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Authors: Akter, Sharmin
Keywords: zoonotic diseases, knowledge, awareness, risk factors, semi-structured questionnaire, livestock farmers.
Issue Date: Feb-2021
Publisher: Chattogram Veterinary and Animal Sciences University Khulshi, Chattogram-4225, Bangladesh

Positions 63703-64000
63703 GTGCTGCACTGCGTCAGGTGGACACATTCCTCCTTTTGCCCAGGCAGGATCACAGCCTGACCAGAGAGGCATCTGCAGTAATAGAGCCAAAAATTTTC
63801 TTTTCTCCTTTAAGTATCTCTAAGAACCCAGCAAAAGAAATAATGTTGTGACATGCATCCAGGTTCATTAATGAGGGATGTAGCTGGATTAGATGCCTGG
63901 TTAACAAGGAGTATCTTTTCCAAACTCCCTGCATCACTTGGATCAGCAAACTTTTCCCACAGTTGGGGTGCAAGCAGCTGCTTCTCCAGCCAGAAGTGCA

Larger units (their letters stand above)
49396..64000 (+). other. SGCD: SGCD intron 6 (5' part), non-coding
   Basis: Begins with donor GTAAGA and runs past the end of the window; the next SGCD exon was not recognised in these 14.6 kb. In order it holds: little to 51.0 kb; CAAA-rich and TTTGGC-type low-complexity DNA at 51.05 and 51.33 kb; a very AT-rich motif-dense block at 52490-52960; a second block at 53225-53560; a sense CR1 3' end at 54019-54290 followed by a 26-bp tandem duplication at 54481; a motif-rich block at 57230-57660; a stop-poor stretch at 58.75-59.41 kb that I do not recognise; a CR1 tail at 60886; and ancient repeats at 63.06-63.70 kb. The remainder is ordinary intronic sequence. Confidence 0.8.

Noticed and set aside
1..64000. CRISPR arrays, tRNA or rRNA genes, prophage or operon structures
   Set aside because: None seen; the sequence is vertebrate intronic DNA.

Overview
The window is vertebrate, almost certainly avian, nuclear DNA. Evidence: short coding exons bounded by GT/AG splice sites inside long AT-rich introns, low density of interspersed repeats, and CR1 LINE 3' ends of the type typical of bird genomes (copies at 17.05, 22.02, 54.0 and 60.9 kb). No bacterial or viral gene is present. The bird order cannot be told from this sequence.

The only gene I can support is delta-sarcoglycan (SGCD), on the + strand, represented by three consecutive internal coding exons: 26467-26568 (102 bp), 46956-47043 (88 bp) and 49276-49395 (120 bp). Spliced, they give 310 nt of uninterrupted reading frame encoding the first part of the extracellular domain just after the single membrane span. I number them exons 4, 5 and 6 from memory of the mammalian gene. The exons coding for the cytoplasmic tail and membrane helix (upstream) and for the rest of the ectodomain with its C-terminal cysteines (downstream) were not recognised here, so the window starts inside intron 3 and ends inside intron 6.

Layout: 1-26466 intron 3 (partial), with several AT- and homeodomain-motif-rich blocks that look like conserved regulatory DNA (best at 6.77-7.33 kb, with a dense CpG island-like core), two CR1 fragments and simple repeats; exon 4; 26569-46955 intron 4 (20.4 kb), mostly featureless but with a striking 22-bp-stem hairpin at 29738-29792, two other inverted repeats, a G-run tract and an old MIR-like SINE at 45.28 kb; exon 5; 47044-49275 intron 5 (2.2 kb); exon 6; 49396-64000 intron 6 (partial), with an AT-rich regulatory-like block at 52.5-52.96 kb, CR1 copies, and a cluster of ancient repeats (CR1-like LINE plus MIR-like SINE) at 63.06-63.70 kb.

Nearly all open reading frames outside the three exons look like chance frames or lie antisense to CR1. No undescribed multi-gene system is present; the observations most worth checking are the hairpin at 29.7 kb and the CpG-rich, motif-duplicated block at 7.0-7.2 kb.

Abstract: A cross-sectional study was conducted to assess the level of knowledge, awareness, and risk of zoonotic disease among livestock farmers in the Chattogram district. Data were collected conveniently from 100 livestock farm owners by using a semi-structured questionnaire consists of close and open-end questions related to various aspects of farm management and zoonotic disease. Collected data were then analyzed and divided into categories and summarized. This study shows that most of the farmers who participated in this study were male (94%) who obtained only primary (45%) or no (17%) education. A majority (85%) of farmers owned a medium-size herd who relied solely on farming business as their main income source (62%). Although 77% of animal sheds were located distant from the residence, none of the farmers imposed any restriction on visitor access to the farm. A majority (97%) of farmers added new animals to the herd without any health check-ups. In the case of dead animals, 74% of them were buried deep and 26% were thrown in the canal. Most (51%) of the farmers use dumping sites for disposal of waste while 32% threw waste in open water and 17% used regular sewage systems for waste disposal. Among the respondents, only 22 % respondent was partially aware whereas 78% did not know about possible transmission of disease from dairy animals to farmers and vice versa. This study found that FMD and rabies were the most well-known zoonotic disease whereas brucellosis was the lesser known among all farmers. Anthrax was mentioned by 85% of respondents while none of them mentioned brucellosis as a zoonotic disease. Most farmers were familiar with FMD (100%), anthrax (5%), and rabies (46%) vaccines while none of them heard about the brucellosis vaccination program. Only 7 and 12% of respondents had training on biosecurity and farm management. This study concluded that there are various risk factors associated with the occurrence and spread of zoonotic disease in the targeted farms. Moreover, lack of education, proper training on-farm management and biosecurity may contribute to the poor level of knowledge and awareness related to the potential risk factors associate with the different zoonotic diseases among livestock farmers in the Chattogram district.
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